Q: 405,000 multiplied by six is over 2.4 million — where did the resources come from to gather all those signatures?

A: Millionaire Brian Heywood, the driving force behind this slate of six initiatives, has put up over $5 million of his own money to allow Let’s Go Washington to hire paid petitioners. According to reports filed with the Public Disclosure Commission, Heywood has contributed over 87% of the funds to this effort, a staggering sum. Some of that $5 million was loaned to Let’s Go Washington, so Heywood is evidently hoping to get it back at some point, perhaps by appealing to well-funded interests like oil companies to invest money in his effort. Throughout the autumn of 2023, Heywood’s petitioners were out collecting signatures for all of the measures mentioned above. As of the end of their signature drive, Let’s Go Washington claimed to have collected 2,662,316 signatures.

Q: When will it be time to vote NO on these initiatives?

A: If you are a voter in Washington, you will see them on your ballot beginning in October, when ballots go out for the presidential election. State law requires initiatives to appear first, even above the race for President of the United States, so they’ll be right at the top. Hard to miss.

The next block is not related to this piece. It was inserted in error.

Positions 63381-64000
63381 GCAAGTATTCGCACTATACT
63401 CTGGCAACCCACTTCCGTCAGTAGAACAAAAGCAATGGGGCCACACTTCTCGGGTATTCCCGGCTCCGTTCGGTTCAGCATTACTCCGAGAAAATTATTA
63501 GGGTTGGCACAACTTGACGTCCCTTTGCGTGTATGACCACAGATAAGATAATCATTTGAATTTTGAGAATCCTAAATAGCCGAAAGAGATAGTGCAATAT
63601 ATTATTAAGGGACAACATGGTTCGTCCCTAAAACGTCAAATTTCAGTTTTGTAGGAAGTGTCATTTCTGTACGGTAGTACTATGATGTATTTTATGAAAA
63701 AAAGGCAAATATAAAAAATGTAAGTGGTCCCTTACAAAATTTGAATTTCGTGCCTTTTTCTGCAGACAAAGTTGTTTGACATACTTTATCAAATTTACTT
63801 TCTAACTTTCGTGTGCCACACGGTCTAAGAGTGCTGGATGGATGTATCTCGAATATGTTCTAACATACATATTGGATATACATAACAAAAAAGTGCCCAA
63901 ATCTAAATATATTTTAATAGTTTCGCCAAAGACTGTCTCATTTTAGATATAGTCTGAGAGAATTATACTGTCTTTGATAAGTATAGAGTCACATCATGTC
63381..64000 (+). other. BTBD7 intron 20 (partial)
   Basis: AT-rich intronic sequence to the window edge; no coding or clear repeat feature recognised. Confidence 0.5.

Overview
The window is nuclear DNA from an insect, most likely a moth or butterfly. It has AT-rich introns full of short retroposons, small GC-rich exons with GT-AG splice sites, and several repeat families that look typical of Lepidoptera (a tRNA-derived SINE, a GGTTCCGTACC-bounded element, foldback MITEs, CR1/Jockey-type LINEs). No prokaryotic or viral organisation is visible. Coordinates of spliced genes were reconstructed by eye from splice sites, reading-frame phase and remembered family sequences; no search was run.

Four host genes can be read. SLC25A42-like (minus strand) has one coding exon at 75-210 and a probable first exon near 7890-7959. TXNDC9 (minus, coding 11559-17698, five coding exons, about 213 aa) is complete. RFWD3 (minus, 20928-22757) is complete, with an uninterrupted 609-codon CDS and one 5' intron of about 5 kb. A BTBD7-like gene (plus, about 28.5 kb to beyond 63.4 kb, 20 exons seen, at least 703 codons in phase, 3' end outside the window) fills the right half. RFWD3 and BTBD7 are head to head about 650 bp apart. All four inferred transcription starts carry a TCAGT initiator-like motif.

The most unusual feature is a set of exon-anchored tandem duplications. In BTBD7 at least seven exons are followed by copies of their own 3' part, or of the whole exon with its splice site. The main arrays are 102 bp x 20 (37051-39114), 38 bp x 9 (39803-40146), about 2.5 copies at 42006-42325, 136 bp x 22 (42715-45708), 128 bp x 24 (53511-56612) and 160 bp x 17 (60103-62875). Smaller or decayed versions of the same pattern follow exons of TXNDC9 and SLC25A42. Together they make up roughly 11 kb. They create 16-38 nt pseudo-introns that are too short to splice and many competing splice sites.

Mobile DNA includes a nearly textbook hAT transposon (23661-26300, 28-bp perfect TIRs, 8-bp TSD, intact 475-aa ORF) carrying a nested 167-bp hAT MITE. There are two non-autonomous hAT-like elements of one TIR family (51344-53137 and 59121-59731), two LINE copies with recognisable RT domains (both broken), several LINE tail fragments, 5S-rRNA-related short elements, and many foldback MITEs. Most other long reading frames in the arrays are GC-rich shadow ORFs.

Q: How can I recognize the initiatives?

A: These are their ballot titles, as drafted by the Office of the Attorney General, which writes concise descriptions and summaries for proposed initiatives:

Initiative Measure No. 2117 concerns carbon tax credit trading.

This measure would prohibit state agencies from imposing any type of carbon tax credit trading, and repeal legislation establishing a cap and invest program to reduce greenhouse gas emissions.

Should this measure be enacted into law? Yes [ ] No [ ]

Initiative Measure No. 2109 concerns taxes.

This measure would repeal an excise tax imposed on the sale or exchange of certain long-term capital assets by individuals who have annual capital gains of over $250,000.